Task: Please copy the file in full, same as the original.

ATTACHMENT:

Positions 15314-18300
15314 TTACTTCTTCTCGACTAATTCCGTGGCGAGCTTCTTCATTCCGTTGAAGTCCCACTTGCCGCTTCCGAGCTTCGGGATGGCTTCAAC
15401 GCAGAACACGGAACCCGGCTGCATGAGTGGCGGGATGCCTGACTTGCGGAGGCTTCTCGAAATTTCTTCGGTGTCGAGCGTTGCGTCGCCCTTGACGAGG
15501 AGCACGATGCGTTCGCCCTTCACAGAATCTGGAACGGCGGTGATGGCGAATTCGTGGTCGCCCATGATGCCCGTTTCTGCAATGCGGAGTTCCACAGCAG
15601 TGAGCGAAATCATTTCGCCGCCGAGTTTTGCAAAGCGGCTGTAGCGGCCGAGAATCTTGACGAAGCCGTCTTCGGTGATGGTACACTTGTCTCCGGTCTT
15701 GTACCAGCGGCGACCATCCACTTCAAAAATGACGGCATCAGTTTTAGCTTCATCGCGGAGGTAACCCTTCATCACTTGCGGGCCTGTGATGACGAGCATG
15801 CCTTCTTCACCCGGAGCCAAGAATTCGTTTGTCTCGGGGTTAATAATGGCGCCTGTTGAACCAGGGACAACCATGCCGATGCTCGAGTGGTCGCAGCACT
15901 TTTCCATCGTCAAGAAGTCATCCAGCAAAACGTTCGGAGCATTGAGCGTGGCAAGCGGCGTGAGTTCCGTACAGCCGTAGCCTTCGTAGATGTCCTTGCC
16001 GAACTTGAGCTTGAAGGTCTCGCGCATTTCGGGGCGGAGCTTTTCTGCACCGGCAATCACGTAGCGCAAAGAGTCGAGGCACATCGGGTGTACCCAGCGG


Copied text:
Positions 15314-18300
15314 TTACTTCTTCTCGACTAATTCCGTGGCGAGCTTCTTCATTCCGTTGAAGTCCCACTTGCCGCTTCCGAGCTTCGGGATGGCTTCAAC
15401 GCAGAACACGGAACCCGGCTGCATGAGTGGCGGGATGCCTGACTTGCGGAGGCTTCTCGAAATTTCTTCGGTGTCGAGCGTTGCGTCGCCCTTGACGAGG
15501 AGCACGATGCGTTCGCCCTTCACAGAATCTGGAACGGCGGTGATGGCGAATTCGTGGTCGCCCATGATGCCCGTTTCTGCAATGCGGAGTTCCACAGCAG
15601 TGAGCGAAATCATTTCGCCGCCGAGTTTTGCAAAGCGGCTGTAGCGGCCGAGAATCTTGACGAAGCCGTCTTCGGTGATGGTACACTTGTCTCCGGTCTT
15701 GTACCAGCGGCGACCATCCACTTCAAAAATGACGGCATCAGTTTTAGCTTCATCGCGGAGGTAACCCTTCATCACTTGCGGGCCTGTGATGACGAGCATG
15801 CCTTCTTCACCCGGAGCCAAGAATTCGTTTGTCTCGGGGTTAATAATGGCGCCTGTTGAACCAGGGACAACCATGCCGATGCTCGAGTGGTCGCAGCACT
15901 TTTCCATCGTCAAGAAGTCATCCAGCAAAACGTTCGGAGCATTGAGCGTGGCAAGCGGCGTGAGTTCCGTACAGCCGTAGCCTTCGTAGATGTCCTTGCC
16001 GAACTTGAGCTTGAAGGTCTCGCGCATTTCGGGGCGGAGCTTTTCTGCACCGGCAATCACGTAGCGCAAAGAGTCGAGGCACATCGGGTGTACCCAGCGG